Dogs come in all shapes, sizes, and colors. Like humans, they have different personalities. Some have been described as cute and cuddly, while others are loved for being energetic, playful, fiercely loyal, and even a bit mischievous. While dogs are a big responsibility, we commit to caring for them because the rewards of their companionship outweigh the cons of dog ownership.
What are the health benefits of having a dog as a pet?
Having a dog in your life can do wonders for your physical and mental health, especially if you’re the type of dog owner who exercises or plays with your dog. Take your dog on runs or hikes. Play with them at the park or in your backyard. The time you spend together having fun not only deepens your connection but helps you both keep healthy and fit.
The companionship of a dog also offers comfort, helping ease stress, anxiety, and feelings of loneliness. Researchers have long suspected that your mental state has a big impact on your physical health. Stress has been linked to numerous health issues, including heart disease, asthma, obesity, diabetes, headaches, gastrointestinal problems, accelerated aging, and premature death. Research also suggests that there’s a connection between chronic stress and cancer.
Can dogs detect cancer in humans?
Not only does having a dog in your life help keep you physically and mentally fit, but much research indicates that dogs can be trained to detect a variety of cancers in humans. Dogs have a heightened sense of smell. It’s been estimated that dogs have about 2 billion olfactory receptors, making their sense of smell superior to ours. After all, we only have about 40 million olfactory receptors, making a dog’s sense of smell 100,000 times more powerful than any human.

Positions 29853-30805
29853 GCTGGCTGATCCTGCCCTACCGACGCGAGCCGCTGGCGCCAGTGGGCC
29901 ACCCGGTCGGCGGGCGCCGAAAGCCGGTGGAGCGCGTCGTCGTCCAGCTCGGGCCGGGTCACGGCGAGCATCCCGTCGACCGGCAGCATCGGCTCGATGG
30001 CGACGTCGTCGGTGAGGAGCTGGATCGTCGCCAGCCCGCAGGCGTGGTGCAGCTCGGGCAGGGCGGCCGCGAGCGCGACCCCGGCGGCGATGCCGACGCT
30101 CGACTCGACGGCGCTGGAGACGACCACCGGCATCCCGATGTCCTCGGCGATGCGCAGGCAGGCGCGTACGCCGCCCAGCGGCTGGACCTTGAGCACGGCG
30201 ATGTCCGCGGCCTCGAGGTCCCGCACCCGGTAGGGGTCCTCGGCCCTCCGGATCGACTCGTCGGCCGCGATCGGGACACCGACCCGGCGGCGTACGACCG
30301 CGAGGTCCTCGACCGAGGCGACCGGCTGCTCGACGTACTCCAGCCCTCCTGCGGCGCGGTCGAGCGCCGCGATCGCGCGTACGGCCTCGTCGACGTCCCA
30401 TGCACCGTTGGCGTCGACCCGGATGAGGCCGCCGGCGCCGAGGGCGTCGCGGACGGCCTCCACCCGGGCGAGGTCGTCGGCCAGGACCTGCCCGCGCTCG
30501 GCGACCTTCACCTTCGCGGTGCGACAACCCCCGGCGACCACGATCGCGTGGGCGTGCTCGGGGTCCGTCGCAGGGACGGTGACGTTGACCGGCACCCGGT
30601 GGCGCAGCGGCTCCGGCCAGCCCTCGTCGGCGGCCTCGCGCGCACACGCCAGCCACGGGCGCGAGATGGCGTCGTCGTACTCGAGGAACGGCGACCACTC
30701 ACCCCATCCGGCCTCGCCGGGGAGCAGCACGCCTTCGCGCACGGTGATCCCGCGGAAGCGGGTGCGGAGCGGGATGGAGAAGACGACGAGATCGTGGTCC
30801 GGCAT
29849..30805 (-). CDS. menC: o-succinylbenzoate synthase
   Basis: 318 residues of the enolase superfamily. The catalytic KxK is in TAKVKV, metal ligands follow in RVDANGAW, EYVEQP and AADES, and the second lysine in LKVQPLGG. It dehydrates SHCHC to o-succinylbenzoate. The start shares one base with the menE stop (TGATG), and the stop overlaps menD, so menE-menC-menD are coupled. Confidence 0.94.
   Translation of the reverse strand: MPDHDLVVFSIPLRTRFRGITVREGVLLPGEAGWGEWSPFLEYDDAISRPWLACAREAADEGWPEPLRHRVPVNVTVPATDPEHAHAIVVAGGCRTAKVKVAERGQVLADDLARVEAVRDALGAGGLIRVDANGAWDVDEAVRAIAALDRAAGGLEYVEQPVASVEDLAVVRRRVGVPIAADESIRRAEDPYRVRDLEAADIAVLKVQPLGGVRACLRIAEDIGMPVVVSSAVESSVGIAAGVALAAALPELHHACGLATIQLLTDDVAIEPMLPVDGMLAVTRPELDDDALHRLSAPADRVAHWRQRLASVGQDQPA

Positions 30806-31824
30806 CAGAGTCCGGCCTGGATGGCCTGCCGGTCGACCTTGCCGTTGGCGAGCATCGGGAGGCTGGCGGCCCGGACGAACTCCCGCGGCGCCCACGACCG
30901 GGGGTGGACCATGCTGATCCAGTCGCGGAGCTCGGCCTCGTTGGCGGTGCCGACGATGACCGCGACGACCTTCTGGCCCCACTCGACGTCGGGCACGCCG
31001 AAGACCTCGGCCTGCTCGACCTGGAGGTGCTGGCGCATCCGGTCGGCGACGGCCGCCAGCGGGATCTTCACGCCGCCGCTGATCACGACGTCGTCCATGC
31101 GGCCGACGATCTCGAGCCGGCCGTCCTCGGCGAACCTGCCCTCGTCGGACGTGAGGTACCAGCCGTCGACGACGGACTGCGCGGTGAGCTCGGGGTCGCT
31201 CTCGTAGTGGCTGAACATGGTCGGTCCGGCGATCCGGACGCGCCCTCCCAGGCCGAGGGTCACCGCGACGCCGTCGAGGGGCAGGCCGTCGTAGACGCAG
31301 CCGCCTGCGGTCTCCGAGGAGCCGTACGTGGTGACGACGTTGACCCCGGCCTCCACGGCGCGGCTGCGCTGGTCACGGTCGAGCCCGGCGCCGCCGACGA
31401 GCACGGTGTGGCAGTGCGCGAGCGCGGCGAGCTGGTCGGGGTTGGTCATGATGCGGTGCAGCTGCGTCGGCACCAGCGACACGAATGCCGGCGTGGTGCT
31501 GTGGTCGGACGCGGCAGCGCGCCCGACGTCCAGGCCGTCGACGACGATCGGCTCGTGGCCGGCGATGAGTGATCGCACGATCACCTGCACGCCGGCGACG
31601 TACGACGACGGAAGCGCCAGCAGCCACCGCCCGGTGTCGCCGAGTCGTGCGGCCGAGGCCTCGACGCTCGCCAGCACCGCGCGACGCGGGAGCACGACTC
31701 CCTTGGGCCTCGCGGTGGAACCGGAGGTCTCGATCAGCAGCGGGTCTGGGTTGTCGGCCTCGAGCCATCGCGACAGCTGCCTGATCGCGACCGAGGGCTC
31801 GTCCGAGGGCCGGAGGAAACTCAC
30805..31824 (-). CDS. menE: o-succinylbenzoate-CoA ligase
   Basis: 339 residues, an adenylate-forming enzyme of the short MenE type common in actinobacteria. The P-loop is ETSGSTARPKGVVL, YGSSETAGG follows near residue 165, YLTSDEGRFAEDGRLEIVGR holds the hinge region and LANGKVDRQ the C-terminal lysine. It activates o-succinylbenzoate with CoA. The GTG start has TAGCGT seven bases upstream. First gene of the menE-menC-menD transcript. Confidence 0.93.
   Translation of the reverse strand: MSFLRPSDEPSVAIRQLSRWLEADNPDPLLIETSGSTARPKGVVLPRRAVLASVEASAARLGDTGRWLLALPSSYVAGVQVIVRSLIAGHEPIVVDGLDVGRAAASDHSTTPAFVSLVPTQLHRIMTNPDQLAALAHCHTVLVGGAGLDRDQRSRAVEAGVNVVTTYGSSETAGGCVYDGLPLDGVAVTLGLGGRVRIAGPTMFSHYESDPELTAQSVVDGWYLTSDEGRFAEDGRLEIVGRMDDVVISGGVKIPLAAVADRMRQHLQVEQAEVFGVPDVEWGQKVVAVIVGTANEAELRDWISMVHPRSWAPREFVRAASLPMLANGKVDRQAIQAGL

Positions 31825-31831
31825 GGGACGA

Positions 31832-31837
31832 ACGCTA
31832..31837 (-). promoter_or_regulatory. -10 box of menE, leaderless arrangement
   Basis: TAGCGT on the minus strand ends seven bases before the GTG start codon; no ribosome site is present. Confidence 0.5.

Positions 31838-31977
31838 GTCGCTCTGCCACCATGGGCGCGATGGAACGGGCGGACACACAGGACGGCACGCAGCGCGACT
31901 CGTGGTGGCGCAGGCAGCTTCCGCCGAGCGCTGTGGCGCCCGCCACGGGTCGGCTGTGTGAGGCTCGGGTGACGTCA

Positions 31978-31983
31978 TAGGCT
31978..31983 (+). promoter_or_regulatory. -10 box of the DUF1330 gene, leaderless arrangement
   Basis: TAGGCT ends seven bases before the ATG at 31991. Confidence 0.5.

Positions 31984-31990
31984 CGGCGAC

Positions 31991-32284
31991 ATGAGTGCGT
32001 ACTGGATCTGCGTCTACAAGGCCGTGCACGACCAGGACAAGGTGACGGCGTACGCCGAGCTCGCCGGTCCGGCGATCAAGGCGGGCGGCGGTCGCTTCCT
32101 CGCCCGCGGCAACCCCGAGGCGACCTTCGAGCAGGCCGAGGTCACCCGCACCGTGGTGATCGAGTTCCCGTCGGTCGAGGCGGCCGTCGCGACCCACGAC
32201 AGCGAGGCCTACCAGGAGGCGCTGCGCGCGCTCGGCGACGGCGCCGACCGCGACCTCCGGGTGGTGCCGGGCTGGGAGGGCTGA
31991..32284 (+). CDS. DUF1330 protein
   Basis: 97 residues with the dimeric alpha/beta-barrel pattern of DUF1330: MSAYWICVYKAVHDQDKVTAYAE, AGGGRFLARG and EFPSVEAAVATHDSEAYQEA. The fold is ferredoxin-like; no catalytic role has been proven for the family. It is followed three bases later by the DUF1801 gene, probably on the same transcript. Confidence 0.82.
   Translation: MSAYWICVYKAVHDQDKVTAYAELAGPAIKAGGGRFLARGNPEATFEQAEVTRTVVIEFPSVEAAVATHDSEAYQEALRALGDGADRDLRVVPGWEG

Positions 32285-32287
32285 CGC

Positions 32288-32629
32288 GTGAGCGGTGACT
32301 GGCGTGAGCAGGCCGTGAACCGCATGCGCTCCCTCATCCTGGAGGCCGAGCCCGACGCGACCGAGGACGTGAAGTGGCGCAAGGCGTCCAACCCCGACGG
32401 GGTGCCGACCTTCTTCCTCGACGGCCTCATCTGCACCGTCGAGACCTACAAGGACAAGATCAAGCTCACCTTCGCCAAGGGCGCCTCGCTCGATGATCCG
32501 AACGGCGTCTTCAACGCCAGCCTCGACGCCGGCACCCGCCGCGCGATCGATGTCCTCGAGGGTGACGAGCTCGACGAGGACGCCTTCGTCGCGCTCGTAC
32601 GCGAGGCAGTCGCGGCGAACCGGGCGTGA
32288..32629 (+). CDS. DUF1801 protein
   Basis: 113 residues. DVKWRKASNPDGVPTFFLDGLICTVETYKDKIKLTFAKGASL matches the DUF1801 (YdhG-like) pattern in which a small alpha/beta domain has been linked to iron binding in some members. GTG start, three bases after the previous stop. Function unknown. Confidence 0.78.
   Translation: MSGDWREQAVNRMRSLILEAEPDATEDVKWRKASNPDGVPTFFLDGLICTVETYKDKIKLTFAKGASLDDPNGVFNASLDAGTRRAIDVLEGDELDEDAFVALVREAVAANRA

The dog’s remarkable sense of smell can detect signs of cancer in a person’s body because cancer cells can produce and release distinct odor signatures. Depending on the type of cancer, trained dogs may detect these cancer traces in a person’s sweat, breath, skin, feces, and urine.
Dogs that have been trained to detect cancer will react as taught when they sniff a specific scent. However, many stories have circulated over the decades of dogs detecting cancerous cells and alerting their owners. One dog owner shared the story of how her dog would persistently bury her snout in her owner’s lower belly and sniff intently. That woman would later discover she had ovarian cancer. Another woman had a similar experience, and her dog’s insistence on smelling her chest led to a lung cancer diagnosis. A dog was once so persistent about sniffing and staring at a bump on its owner’s nose that the owner had it checked out, allowing her to discover she had a basal cell carcinoma.
Some other types of cancer that dogs have been trained to detect include colorectal cancer, prostate cancer, melanoma, and breast cancer.
If you have ever noticed your dog sniffing areas of your body intently, you may want to pay attention. Your loyal companion may be trying to save your life.
To learn more about cancer screening, prevention, and treatment, contact Tampa Bay Radiation Oncology. At Tampa Bay Radiation Oncology, more than a thousand men and women diagnosed with cancer each year turn to our trusted team of cancer specialists. We encourage you to call us, ask us a question, or consult with us to get a second opinion so you, too, can experience the difference.